Low back pain among women tied to flat feet: Study
New York: Women who walk with flat feet are 50 percent more likely than those with normal or high arches to have low back pain, a new study suggests.
"The key takeaway from the study is that if women have low back pain, it may not be just the back," said senior author Marian Hannan of the Institute for Aging Research at Hebrew SeniorLife in Boston.
"It turns out that feet are important for the back."
Past research has hinted that low back pain, which affects roughly one in five people worldwide, could be related to the shape of the foot's arch in the standing position.
This study, published in Rheumatology, focused on the arch while a person walked.
Among 1,930 men and women recruited from Framingham, Massachusetts, pronated feet - which tend to roll inward as a person walks - were linked to lower back pain in women only.
"There has been only weak correlation between pronated feet and low back pain so I was happy to see some evidence of this in the study," said Christopher Kevin Wong.
He is an associate professor of rehabilitation and regenerative medicine at Columbia University in New York City and was not involved with the current study.
For their study, Hannan and her colleagues measured each person's arch in the standing position. Then participants walked across a mat with embedded sensors to measure pressure from the heel to the tip of the foot while walking.
"It's a method that shows promise, and will need to be validated against other measures of motion analysis," Wong told Reuters Health.
For example, another method includes marking a person's leg with ink at the joints in order to detect under- or over-pronation movements.
Women in the study were in their 60s, on average. About 38 percent overall reported having low back pain.
Dr. Stephen Pinney, an orthopedic surgeon at St. Mary's Medical Center in San Francisco, called the size of the study "impressive."
He told Reuters Health future studies should follow participants with different arches forward in time to confirm these findings. Research should also determine what effect, if any, interventions such as orthotics might have on who develops back pain.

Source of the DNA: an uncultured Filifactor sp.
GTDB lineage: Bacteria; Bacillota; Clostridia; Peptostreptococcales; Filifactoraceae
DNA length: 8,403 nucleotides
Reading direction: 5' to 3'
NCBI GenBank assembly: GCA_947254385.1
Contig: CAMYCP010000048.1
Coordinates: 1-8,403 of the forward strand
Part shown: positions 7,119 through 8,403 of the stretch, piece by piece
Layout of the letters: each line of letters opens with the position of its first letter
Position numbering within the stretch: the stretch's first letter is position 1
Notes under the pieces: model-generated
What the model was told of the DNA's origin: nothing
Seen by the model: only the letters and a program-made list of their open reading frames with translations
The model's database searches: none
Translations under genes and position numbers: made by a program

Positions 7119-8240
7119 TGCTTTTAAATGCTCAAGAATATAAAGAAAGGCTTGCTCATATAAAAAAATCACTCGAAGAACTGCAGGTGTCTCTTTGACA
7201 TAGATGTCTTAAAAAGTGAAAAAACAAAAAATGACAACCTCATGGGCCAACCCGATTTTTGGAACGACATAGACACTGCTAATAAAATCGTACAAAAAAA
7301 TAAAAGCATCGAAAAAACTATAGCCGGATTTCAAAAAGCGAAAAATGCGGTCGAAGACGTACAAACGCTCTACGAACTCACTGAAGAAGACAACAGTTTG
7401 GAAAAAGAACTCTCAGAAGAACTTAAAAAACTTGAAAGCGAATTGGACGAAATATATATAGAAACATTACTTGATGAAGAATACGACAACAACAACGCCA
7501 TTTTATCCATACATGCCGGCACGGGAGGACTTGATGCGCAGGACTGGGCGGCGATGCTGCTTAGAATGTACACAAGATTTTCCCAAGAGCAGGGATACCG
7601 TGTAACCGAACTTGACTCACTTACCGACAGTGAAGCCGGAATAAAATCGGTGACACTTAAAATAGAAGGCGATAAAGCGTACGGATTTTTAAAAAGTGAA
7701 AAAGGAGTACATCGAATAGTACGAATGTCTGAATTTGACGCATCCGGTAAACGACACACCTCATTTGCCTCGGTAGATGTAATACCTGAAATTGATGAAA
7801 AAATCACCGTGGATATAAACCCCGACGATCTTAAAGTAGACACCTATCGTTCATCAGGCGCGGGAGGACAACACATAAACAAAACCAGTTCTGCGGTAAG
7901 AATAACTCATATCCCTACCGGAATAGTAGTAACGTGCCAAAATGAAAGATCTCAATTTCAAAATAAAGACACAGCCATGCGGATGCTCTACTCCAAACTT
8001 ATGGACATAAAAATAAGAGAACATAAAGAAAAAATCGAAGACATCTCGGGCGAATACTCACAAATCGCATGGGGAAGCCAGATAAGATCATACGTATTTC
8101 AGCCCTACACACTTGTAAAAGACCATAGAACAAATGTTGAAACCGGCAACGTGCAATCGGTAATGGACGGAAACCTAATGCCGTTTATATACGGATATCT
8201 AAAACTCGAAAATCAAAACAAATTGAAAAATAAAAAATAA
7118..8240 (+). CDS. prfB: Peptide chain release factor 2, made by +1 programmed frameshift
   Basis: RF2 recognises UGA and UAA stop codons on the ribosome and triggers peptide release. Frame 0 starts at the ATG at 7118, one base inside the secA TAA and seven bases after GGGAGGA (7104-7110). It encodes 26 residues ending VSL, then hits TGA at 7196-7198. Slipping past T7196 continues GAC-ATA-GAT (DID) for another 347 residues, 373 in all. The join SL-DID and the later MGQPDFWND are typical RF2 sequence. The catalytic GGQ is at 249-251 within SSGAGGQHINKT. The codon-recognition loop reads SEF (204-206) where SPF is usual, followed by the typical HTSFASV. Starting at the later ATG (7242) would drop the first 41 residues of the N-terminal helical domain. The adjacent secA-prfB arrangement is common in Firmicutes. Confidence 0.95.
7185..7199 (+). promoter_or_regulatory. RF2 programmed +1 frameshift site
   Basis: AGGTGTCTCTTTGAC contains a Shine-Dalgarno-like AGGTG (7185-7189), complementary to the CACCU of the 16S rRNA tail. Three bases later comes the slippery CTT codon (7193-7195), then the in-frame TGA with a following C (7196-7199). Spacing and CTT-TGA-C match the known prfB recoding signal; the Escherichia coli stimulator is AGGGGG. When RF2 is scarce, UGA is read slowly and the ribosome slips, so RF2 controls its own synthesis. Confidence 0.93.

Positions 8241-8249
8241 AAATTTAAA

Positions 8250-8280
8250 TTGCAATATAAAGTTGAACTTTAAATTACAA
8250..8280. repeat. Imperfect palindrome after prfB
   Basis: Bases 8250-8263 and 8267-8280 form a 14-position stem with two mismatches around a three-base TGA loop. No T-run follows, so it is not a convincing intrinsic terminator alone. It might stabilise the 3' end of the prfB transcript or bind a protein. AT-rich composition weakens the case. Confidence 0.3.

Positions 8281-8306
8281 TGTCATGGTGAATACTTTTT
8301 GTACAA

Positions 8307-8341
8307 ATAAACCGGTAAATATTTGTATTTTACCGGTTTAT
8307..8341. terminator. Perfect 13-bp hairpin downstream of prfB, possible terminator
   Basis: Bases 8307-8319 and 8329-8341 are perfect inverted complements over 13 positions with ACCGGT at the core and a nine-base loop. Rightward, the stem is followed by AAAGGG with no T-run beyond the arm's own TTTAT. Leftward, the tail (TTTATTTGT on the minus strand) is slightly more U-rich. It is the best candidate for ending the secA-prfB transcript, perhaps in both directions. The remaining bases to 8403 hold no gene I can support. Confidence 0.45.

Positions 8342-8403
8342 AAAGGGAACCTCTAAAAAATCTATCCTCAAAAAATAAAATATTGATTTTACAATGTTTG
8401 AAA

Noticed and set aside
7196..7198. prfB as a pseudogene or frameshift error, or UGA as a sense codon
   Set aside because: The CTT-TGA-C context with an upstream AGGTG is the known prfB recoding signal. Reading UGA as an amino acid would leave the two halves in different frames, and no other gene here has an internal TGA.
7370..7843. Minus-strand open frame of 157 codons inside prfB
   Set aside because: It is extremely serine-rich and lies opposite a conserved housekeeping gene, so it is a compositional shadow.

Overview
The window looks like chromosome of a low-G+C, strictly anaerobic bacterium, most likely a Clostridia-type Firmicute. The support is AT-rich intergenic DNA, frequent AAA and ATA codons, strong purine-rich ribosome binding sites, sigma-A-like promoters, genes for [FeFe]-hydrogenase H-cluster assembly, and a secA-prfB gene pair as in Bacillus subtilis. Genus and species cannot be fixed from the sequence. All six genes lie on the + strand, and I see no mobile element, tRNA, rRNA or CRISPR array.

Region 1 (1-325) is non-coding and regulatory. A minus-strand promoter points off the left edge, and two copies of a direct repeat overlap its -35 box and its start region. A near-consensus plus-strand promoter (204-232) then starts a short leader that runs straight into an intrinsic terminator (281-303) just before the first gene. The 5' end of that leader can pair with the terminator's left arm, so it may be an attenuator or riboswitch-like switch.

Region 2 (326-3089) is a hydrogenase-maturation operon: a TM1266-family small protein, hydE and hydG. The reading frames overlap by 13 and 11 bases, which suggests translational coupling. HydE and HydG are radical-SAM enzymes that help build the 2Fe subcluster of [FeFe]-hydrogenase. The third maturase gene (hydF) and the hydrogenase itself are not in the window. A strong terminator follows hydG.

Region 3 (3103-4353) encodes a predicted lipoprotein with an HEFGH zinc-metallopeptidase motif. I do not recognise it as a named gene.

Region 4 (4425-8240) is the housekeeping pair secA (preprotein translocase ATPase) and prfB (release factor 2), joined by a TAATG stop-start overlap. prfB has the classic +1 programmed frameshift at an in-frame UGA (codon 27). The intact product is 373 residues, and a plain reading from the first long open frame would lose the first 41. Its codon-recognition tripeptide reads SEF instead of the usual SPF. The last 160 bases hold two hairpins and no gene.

"We've known that putting a patient in a foot cast after surgery, for example, can lead to lower back pain because this creates asymmetric forces on the back," said Pinney, who didn't participate in the new research.
Hannan said the body may use other muscles to help make up for flat feet when a person walks, which could explain the link to back pain.
Standing and walking use the foot in different ways. Both a flat foot in standing position and a pronated foot walking could be something to consider during a doctor's visit, Hannan said.
She and her team suggested reasons why women could be more affected by flat feet while walking than men.
For example, women's pelvic bones are wider and not as flexible as men's. In general, women rotate their hips more than men while walking. Women also move their upper bodies more than men when they walk.
"Women probably don't know if their foot function contributes to low back pain, but they can find out about it," Hannan told Reuters Health.
She suggested people with low back pain visit a doctor or physical therapist.
One simple trick to strengthen muscles in the feet is to lay a towel on a flat surface and then scrunch the toes together in order to pick up the towel and lower it back down. Foot orthotics are another option.
"Once you have back pain, you'll want to do core muscle exercises and perhaps take anti-inflammatory medication, but anything that is contributing to asymmetry - you will also want to address that," Pinney said.
"There are a bunch of different reasons for getting low back pain, and this adds another category for people to consider," he said.